Background: The age at which the individual begins smoking may influence the health of smokers at an older age. Cultural and social factors effect the age of smoking initiation. Methods: A cross-sectional national survey of a random sample of 6,021 Israeli residents over the age of 21 were interviewed by telephone. The sample consisted of 4248 Jews, 858 Arabs and 915 immigrants, 856 of them were from the former Soviet Union. Results: Compared to the Jewish population the Jews who immigrated from the former Soviet Union began smoking at an earlier age and the Arabs started smoking at an older age. The young respondents in all ethnic groups reported starting to smoke at a younger age compared to the older respondents, and there was a decrease in smoking initiation at an older age. Father smoking during childhood predicted earlier age of smoking initiation but not mother or sibling smoking, significantly among Jews and immigrants and non-significantly among Arabs. Conclusions: Age of smoking initiation is dependent on the ethnic background in which the smokers grow up, however, the influence of the father smoking seems to be similar in all population groups. It seems that a higher percentage of young adults started smoking at an early age and there is a decrease in smoking initiation at older ages in all ethnic groups.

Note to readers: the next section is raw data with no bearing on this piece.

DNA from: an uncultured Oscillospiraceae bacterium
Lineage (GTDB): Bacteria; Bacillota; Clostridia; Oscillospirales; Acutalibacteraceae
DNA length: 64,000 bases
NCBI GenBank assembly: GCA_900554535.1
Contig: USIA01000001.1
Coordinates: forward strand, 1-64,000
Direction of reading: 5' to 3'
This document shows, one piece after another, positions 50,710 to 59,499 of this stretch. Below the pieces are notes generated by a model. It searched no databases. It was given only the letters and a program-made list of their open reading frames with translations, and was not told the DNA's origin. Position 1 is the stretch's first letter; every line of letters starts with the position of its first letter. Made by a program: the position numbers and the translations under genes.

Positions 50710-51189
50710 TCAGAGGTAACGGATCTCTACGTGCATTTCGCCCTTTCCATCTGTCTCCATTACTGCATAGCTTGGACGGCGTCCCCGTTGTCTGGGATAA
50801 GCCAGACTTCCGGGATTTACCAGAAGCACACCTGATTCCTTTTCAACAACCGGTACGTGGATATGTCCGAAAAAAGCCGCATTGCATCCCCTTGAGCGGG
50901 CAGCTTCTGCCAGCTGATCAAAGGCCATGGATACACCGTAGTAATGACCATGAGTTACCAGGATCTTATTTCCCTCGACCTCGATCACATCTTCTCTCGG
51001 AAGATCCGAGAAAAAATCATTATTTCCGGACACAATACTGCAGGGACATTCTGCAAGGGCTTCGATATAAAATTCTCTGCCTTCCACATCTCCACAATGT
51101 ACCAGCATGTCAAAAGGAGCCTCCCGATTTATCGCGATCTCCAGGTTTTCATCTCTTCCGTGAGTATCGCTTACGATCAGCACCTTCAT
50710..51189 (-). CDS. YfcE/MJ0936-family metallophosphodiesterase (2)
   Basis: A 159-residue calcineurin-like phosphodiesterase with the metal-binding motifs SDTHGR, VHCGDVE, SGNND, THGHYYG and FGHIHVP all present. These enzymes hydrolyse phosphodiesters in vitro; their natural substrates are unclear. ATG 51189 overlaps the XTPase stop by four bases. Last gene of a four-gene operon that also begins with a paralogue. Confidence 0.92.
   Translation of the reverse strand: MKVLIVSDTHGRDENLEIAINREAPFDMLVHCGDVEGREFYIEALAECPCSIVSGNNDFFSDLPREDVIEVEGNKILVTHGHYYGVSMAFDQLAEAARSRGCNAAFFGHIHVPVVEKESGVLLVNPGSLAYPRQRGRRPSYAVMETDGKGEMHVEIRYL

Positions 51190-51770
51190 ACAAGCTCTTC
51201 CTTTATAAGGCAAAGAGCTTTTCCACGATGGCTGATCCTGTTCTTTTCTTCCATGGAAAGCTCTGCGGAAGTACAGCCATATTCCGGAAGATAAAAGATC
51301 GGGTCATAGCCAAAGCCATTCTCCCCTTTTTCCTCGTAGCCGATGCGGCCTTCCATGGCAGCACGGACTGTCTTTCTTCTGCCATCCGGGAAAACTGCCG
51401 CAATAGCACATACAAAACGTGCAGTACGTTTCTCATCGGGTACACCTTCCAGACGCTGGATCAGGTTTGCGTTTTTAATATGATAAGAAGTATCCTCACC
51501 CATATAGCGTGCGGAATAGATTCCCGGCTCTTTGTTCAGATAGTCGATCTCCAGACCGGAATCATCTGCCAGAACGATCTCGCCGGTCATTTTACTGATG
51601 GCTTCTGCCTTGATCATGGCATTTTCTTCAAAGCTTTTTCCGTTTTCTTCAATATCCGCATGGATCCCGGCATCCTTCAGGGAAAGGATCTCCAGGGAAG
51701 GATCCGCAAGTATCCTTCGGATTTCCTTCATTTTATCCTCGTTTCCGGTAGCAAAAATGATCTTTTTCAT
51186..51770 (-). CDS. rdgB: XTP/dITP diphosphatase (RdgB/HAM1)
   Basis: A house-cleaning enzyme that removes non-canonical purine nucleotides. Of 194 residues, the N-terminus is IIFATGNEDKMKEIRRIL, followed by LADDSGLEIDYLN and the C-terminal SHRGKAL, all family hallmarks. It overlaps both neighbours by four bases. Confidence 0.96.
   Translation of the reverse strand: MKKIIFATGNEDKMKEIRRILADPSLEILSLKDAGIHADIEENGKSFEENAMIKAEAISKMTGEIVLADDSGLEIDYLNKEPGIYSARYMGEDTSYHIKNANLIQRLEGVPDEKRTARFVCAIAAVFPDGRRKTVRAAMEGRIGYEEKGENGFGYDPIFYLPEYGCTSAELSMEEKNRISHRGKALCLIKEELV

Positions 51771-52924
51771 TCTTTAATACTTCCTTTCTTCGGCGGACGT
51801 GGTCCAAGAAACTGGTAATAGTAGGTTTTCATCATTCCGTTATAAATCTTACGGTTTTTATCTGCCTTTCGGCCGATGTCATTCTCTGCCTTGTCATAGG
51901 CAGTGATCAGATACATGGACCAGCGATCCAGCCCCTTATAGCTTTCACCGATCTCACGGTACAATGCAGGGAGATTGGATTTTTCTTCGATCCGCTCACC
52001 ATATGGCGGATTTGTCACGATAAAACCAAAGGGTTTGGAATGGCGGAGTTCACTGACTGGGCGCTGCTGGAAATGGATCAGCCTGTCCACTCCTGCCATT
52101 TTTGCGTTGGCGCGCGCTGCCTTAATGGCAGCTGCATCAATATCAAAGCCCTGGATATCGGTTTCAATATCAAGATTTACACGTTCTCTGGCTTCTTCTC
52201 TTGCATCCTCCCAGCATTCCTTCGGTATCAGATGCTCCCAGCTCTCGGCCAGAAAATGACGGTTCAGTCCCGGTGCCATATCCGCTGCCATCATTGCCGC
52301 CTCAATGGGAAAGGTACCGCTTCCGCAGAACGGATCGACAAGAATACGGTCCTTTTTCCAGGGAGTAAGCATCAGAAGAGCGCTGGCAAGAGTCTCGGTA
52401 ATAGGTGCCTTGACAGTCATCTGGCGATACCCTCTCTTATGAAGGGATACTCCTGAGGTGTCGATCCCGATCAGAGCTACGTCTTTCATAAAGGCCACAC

|Number of pages||5|
|Journal||European Journal of Public Health|
|State||Published - Sep 2004|
- Age of smoking initiation
- Parent smoking
ASJC Scopus subject areas
- Public Health, Environmental and Occupational Health